Love must be core of family life, Pope says ahead of World Meeting of Families

by Elise Harris

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Pope Francis kisses a child in St. Peter's Square for the general audience, Dec. 9, 2015. Credit: Daniel Ibañez/EWTN.

Pope Francis issued a message ahead of the 2018 World Meeting of Families (WMOF), saying couples and families should root their relationships in the love of God, which then propels them to joyfully share it with others.

“I wish to underline how important it is for families to ask themselves often if they live based on love, for love and in love,” the Pope said in his message.

In practice, “this means giving oneself, forgiving, not losing patience, anticipating the other, respecting,” as well as living and repeating daily the phrases “please,” “thank you” and “I’m sorry.”

Because of the daily experience we have of weakness and fragility, both families and pastors need a “renewed humility” that will allow them to learn and educate, to help, accompany, discern and educate people from all backgrounds and situations.

“I dream of an outbound Church, not a self-referential one, a Church that does not pass by far from man’s wounds, a merciful Church that proclaims the heart of the revelation of God as Love, which is mercy,” he said, adding that “it is this very mercy that makes us new in love.”

“We know how much Christian families are a place of mercy and witnesses of mercy, and even more so after the extraordinary Jubilee,” he said, adding that “the Dublin meeting will be able to offer concrete signs of this.”

Published March 30 and dated March 25, the Pope’s letter was addressed to Cardinal Kevin Farrell, Prefect of the mega-dicastery for Laity, Family and Life.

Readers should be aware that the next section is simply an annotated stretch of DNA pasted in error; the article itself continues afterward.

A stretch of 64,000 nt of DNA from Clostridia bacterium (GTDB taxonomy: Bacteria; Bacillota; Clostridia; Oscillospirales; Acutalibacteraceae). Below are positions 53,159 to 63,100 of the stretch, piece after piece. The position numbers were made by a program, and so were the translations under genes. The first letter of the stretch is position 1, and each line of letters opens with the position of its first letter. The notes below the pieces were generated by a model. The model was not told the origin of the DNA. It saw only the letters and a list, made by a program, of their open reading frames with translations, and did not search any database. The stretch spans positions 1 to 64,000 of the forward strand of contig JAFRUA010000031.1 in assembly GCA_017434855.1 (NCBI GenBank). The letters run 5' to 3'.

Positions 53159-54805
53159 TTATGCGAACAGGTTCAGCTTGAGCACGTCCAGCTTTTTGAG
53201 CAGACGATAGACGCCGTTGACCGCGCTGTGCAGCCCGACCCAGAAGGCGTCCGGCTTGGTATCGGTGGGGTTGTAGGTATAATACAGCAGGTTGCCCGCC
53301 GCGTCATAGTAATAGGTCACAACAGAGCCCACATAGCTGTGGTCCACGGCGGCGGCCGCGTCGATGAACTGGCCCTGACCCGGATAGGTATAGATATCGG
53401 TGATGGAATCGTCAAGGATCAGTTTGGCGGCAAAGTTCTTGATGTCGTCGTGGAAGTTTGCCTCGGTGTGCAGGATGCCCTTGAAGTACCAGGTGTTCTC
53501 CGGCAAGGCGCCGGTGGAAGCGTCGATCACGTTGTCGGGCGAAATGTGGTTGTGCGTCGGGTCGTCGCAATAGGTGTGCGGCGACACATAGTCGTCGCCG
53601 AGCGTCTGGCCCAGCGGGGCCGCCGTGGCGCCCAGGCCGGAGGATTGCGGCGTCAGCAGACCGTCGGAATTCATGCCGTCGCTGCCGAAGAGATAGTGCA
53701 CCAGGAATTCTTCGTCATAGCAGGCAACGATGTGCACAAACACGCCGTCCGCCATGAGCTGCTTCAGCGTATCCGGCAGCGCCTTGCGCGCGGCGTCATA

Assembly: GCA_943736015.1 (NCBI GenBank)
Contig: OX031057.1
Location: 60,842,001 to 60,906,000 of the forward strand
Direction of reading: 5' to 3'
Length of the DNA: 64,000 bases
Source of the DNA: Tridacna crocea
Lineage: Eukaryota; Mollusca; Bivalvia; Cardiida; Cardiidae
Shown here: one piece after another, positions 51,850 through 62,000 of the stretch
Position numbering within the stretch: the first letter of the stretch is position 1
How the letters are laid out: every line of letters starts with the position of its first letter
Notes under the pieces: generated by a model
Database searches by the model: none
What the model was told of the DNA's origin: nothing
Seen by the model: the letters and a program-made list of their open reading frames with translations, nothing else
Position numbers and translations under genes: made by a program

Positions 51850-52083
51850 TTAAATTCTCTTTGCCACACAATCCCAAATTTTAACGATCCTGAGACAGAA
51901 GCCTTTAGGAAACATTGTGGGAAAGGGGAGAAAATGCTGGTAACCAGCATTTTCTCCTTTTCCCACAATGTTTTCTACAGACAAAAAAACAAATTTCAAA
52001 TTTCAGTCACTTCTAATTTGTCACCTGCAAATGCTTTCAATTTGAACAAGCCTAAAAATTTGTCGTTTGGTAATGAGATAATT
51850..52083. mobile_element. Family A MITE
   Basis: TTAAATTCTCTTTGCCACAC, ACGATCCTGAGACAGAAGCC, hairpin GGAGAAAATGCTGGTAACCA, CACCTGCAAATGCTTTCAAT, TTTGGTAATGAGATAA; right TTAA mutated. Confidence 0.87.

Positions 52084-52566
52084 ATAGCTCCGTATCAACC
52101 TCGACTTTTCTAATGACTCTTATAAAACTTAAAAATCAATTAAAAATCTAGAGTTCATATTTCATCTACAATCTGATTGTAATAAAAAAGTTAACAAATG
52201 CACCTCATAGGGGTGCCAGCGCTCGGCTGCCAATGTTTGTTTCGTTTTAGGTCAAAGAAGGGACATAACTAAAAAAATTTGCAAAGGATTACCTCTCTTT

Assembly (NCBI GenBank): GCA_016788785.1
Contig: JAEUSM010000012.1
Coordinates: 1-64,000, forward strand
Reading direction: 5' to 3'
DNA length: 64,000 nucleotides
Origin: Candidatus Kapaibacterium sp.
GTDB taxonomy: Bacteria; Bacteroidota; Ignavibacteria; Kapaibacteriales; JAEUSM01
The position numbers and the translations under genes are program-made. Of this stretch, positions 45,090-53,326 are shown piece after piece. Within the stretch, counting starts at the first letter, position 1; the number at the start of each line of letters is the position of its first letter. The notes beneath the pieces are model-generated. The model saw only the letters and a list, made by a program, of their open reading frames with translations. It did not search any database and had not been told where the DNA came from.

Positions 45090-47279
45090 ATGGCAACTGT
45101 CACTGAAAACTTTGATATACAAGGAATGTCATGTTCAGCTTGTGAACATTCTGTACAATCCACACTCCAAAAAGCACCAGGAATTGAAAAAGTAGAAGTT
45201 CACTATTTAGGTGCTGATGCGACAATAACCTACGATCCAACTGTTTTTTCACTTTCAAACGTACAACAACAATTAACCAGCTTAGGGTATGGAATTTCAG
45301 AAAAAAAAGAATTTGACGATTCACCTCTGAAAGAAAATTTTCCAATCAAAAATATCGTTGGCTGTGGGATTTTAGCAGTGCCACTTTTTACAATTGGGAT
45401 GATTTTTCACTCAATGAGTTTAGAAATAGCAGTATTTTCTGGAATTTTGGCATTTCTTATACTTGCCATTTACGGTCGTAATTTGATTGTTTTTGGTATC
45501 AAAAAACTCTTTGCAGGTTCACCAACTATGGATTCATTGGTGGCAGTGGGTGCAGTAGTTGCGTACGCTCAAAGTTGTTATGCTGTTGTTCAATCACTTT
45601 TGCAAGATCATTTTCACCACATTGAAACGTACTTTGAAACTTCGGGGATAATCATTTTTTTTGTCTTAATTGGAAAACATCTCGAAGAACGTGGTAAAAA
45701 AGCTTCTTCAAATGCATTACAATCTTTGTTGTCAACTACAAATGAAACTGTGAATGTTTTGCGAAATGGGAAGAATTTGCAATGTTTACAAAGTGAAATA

The cardinal was present alongside Archbishop Diarmuid Martin, Archbishop of Dublin, the diocese hosting the event, for the March 30 presentation of the letter at the Vatican’s Press Office.

The World Meeting of Families will take place Aug. 22-26, 2018, in Dublin and will follow the theme “The Gospel of family, joy for the world.” Given the theme, catechesis for the event will focus specifically on the content of the Pope’s 2016 post-synodal apostolic exhortation “Amoris Laetita.”

In his letter, the Pope said organizers have “the task of translating in a special way the teaching of Amoris Laetitia, with which the Church wishes families always to be in step, in that inner pilgrimage that is the manifestation of authentic life.”

While discussion on the document is often reduced to footnote 351 of Chapter 8 on communion for divorced and remarried couples, both Cardinal Farrell and Archbishop Martin said there’s much more to the document, which they hope to convey to the families that come.  

In comments to EWTN News, Cardinal Farrell said “we seem to focus on just one small aspect of the apostolic exhortation, however I think many times we overlook the great teaching that exists in Chapters 2, 3, 4, and 5 of this document.”

“Naturally most of our emphasis in this gathering of families will deal with family life as it is,” he said, explaining that the bulk of the conversation will deal with Chapters 2, 3, and 4, which focus on the vocation of marriage and family life, and their challenges.